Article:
How Michael Jackson Killed Jingles

The Atlantic: “What killed the jingle? It owes its demise not only to shifts in the advertising business but also changes in the music business, and how the two industries became more entwined than ever … But if there needs to be an individual to blame—or thank—for the death of the jingle, Michael Jackson would be a good candidate. His 1984 Pepsi campaign pioneered the complete melding of pop stardom and product promotion.”

“For one ad, Jackson eschewed singing a traditional jingle and instead adapted his hit single ‘Billie Jean’—an innovation that was his idea—by revising the chorus to ‘You’re the Pepsi generation, guzzle down and taste the thrill of the day, and feel the Pepsi way’ … (Jackson, though, reportedly didn’t even drink Pepsi.)”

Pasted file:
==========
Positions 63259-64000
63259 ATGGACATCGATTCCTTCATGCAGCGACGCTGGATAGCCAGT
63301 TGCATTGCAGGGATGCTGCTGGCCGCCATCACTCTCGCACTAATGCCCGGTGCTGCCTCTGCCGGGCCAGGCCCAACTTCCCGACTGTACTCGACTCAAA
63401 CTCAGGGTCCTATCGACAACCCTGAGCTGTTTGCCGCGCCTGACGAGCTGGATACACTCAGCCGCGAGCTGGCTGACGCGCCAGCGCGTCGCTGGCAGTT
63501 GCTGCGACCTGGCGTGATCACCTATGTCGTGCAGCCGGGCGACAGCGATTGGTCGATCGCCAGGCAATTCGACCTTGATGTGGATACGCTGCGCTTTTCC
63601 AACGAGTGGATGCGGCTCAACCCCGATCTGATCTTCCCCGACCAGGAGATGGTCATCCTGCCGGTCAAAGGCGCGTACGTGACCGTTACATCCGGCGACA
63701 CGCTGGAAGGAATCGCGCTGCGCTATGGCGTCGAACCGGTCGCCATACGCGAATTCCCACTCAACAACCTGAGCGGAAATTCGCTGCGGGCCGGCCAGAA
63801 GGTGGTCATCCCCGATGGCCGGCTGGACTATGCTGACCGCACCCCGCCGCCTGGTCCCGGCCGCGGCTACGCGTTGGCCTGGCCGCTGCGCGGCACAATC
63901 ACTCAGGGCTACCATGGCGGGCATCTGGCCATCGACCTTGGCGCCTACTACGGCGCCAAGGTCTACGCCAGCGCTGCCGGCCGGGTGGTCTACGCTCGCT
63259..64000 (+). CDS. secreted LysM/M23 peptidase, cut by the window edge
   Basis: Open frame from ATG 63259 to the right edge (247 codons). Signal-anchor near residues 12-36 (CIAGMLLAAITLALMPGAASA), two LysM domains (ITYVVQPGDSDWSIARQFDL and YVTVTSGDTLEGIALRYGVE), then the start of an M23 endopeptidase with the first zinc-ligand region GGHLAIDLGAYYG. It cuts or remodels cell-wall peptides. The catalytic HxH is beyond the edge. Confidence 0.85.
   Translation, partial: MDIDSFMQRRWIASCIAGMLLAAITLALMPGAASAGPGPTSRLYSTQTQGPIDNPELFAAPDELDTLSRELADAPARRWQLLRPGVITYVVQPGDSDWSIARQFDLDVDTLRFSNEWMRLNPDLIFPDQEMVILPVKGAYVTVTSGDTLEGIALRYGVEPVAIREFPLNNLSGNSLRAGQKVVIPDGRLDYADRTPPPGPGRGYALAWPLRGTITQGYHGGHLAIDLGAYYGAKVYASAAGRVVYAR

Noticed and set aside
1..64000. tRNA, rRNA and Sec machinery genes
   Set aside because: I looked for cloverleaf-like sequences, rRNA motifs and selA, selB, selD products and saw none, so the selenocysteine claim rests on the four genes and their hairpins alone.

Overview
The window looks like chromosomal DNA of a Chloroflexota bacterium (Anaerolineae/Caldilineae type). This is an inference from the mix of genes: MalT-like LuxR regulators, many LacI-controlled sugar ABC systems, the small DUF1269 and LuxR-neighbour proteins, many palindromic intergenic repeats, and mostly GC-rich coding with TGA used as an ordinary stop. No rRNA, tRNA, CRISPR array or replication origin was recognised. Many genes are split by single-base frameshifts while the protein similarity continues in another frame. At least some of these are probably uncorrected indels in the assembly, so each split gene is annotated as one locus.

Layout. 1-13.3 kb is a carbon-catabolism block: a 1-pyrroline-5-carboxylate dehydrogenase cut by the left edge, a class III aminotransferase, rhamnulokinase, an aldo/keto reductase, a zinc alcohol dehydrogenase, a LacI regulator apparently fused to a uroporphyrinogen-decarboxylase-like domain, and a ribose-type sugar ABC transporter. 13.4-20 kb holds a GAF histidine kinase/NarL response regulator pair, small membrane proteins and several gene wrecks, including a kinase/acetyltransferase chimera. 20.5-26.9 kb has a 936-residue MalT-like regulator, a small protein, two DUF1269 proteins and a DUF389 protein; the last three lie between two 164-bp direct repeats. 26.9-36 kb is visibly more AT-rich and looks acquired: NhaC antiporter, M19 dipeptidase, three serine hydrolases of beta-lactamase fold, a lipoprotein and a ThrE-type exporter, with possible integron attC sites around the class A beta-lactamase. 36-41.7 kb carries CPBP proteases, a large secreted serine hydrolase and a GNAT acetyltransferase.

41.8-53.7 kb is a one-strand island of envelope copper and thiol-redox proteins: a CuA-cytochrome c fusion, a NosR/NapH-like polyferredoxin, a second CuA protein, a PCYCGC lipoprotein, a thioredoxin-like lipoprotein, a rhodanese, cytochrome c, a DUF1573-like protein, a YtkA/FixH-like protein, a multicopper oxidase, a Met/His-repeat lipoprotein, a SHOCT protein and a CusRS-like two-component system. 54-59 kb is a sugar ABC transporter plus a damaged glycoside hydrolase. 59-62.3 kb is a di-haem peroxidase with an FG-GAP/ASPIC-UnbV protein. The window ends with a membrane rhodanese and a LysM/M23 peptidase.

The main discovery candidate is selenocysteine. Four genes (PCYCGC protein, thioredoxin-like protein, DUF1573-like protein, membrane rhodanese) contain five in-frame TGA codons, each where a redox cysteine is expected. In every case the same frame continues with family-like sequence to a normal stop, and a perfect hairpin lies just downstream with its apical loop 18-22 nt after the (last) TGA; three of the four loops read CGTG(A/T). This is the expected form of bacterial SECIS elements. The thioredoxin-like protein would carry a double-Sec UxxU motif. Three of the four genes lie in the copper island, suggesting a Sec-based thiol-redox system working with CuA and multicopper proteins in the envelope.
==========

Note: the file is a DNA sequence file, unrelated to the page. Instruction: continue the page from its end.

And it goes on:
“In the realm of licensing old music, again, Michael Jackson had a role. In 1985 he bought the publishing rights to the Beatles’ catalog for $47.5 million. When the band’s song ‘Revolution’ appeared in a 1987 Nike ad, thanks in part to Jackson … the surviving Beatles sued Nike. An undisclosed settlement was reached, but the signal was clear: Not even the most sacrosanct counterculture bands of one’s youth were safe from advertisers.”


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